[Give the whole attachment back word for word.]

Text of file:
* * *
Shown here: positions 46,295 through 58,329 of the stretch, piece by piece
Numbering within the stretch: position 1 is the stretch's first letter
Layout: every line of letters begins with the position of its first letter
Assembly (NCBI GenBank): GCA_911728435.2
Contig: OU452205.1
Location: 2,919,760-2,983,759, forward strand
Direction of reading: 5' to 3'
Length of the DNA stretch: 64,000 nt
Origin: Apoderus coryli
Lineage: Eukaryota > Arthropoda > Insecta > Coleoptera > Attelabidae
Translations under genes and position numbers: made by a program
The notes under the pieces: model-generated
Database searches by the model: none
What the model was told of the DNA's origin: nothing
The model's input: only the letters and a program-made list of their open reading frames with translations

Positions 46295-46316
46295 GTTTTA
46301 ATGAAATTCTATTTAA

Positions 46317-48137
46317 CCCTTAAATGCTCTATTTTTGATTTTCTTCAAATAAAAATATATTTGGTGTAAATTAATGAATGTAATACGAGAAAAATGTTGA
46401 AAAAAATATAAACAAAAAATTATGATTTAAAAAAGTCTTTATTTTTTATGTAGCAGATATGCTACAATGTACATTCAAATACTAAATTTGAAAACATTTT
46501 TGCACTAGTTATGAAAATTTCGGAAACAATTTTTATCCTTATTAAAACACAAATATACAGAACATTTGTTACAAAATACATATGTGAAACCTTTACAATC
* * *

Shown here: positions 46,295 through 58,329 of the stretch, piece by piece
Numbering within the stretch: position 1 is the stretch's first letter
Layout: every line of letters begins with the position of its first letter
Assembly (NCBI GenBank): GCA_911728435.2
Contig: OU452205.1
Location: 2,919,760-2,983,759, forward strand
Direction of reading: 5' to 3'
Length of the DNA stretch: 64,000 nt
Origin: Apoderus coryli
Lineage: Eukaryota > Arthropoda > Insecta > Coleoptera > Attelabidae
Translations under genes and position numbers: made by a program
The notes under the pieces: model-generated
Database searches by the model: none
What the model was told of the DNA's origin: nothing
The model's input: only the letters and a program-made list of their open reading frames with translations

Positions 46295-46316
46295 GTTTTA
46301 ATGAAATTCTATTTAA

Positions 46317-48137
46317 CCCTTAAATGCTCTATTTTTGATTTTCTTCAAATAAAAATATATTTGGTGTAAATTAATGAATGTAATACGAGAAAAATGTTGA
46401 AAAAAATATAAACAAAAAATTATGATTTAAAAAAGTCTTTATTTTTTATGTAGCAGATATGCTACAATGTACATTCAAATACTAAATTTGAAAACATTTT
46501 TGCACTAGTTATGAAAATTTCGGAAACAATTTTTATCCTTATTAAAACACAAATATACAGAACATTTGTTACAAAATACATATGTGAAACCTTTACAATC